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Here Is Your Helpful Post About Gay Marriage And Federalism, Just Like You Always Wanted
You know that we are very public service minded here at Wonkette, which is why we're bringing you this handy-dandy column that you can cut out and put in your wallet for the next 1001th time that some idjit tries to explain to you that they don't really hate the gays, but they just don't see a need for gay marriage because you can totally just make a contract for all the rights marriage confers upon you. Next time that happens, and it will happen, because there is no known cure for terminal stupid, just whip this bad boy out and show 'em whatcha got.
This is a tale of two Midwestern states. One, Nebraska, does not love the gays, but, for those of you unfamiliar with the vagaries of Midwest geography, Nebraska is verrrrryyyyy up close and personal with Iowa, a state that is all about loving the gays and letting them get married and change their names and all other sorts of gay filth.
Way back 35 years ago, a nice gay lady named Sue Kirchofer got her very first driver's license in Omaha, where she was born and raised. Fast forward a few years, and Ms. Kirchofer meets the nice gay lady of her dreams, Mary Stroesser. They live in Council Bluffs, Iowa, which is right on the border between Iowa and Nebraska. Fast forward -- WAY FORWARD. MORE FORWARD -- to 2009, when gay marriage becomes legal in Iowa. Kirchofer and Stroesser wed, and Sue Kirchofer becomes Sue Stroesser and gets herself a shiny new Iowa driver's license with her shiny new married name. Not an unusual occurrence. Do a little more fast forwarding, and now it's 2013 and the Stroessers move back to Omaha, where Sue Stroesser nee Kirchofer goes to the DMV to try to get a new Nebraska license, and then this bullshit occurs.
Sue, who has a valid Iowa driver’s license, went to the DMV office July 14 to obtain a Nebraska license under her married name. She was told that because she had a previous Nebraska license under her maiden name, she needed to show the document that changed her name.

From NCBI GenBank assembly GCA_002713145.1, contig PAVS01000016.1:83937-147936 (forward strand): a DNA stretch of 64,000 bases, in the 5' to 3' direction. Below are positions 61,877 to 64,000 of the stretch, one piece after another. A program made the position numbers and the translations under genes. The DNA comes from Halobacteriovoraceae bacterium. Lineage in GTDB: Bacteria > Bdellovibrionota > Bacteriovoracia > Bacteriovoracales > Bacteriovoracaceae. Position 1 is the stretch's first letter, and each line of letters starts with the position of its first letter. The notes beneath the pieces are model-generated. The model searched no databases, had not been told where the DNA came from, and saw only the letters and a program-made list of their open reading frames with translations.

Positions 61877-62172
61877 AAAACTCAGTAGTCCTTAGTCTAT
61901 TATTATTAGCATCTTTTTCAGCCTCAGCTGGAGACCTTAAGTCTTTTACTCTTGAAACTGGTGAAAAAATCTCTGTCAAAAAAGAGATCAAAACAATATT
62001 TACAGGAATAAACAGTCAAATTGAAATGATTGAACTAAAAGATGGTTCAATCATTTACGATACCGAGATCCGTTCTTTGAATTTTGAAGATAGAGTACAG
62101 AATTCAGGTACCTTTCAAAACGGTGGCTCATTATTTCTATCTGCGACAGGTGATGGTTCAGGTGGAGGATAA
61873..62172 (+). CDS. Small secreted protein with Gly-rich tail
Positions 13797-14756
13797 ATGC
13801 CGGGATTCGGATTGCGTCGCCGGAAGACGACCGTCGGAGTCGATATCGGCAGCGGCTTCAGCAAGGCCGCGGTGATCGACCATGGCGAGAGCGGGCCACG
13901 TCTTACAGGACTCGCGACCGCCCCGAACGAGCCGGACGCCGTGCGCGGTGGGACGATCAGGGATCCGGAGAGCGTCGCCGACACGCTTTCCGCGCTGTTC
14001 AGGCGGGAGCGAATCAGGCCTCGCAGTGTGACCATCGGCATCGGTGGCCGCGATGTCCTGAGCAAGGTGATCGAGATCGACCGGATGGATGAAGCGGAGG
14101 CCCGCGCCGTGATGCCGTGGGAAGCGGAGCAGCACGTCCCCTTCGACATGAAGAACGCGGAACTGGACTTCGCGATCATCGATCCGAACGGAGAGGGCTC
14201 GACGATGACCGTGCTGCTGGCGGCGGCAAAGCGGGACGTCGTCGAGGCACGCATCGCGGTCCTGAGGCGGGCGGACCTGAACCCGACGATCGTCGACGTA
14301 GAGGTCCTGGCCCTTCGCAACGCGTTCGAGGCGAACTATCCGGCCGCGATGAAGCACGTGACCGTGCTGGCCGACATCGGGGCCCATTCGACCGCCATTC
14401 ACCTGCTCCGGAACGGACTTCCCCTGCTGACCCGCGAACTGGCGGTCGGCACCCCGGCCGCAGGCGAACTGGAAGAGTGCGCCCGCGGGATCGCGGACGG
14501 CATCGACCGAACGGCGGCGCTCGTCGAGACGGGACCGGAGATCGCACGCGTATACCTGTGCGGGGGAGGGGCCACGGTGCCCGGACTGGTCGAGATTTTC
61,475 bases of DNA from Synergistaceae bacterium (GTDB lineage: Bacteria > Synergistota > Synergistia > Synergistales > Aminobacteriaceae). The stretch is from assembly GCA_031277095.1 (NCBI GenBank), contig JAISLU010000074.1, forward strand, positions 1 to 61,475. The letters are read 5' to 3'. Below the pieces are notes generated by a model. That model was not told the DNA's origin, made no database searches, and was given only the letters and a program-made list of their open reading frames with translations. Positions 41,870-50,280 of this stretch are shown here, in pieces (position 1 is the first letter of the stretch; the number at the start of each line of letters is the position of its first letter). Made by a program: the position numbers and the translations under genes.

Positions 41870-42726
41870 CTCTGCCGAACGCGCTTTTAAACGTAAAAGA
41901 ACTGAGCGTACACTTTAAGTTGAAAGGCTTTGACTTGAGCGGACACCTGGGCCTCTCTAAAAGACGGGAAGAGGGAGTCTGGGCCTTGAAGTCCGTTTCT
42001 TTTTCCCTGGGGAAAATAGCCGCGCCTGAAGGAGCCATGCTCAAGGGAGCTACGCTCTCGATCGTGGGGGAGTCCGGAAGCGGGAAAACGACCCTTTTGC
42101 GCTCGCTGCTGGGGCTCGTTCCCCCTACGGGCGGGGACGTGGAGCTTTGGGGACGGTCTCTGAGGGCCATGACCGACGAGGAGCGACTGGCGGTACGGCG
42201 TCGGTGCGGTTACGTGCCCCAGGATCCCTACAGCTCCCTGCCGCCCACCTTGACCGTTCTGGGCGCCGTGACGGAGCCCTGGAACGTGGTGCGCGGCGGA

She returned with her Iowa marriage license [...] [b]ut a clerk checked with a supervisor and returned with the news: The Iowa marriage license is not valid in Nebraska, and so was not legal proof of her new name.
Sue’s legal remedy, she was told, was to go to court and have her name legally changed. Only then could she get a Nebraska driver’s license as Sue Stroesser.
That would be time-consuming and costly, but what’s most frustrating to Sue is that Sue Stroesser is who she is. Her Social Security card says so. Her passport says so, and so do her credit cards.
One can see where that might be a wee bit frustrating! And so weird that there was no cool libertarian contractual domestic partnership workaround that would magically have fixed this, right?
Listen. It was all well and good that the Supreme Court did not completely dick over the gays back in 2013 when it tossed out DOMA. But by failing to actually say that if you are married in one state you are married in every state -- which is how marriage works in these here United States -- because to do that would have drowned us all in a sea of conservative rage tears, this is what we're left with: a nice lady that met her special person three goddamn decades ago and waited all those years to be allowed to get married, only to be sucked into some positively Kafkaesque nightmare about how her married name isn't really her married name because she's married in Iowa but not in Nebraska except she is sort of married in Nebraska for some federal purposes and THIS IS BULLSHIT.
See? Now you've got this handy post that will help you explain why this isn't just an abstract issue or something that could easily have been avoided with the judicious use of lawyers and contracts. Feel free to print it out or just pull it up on your iPad and beat people about the head with it. Either way, we're glad to help.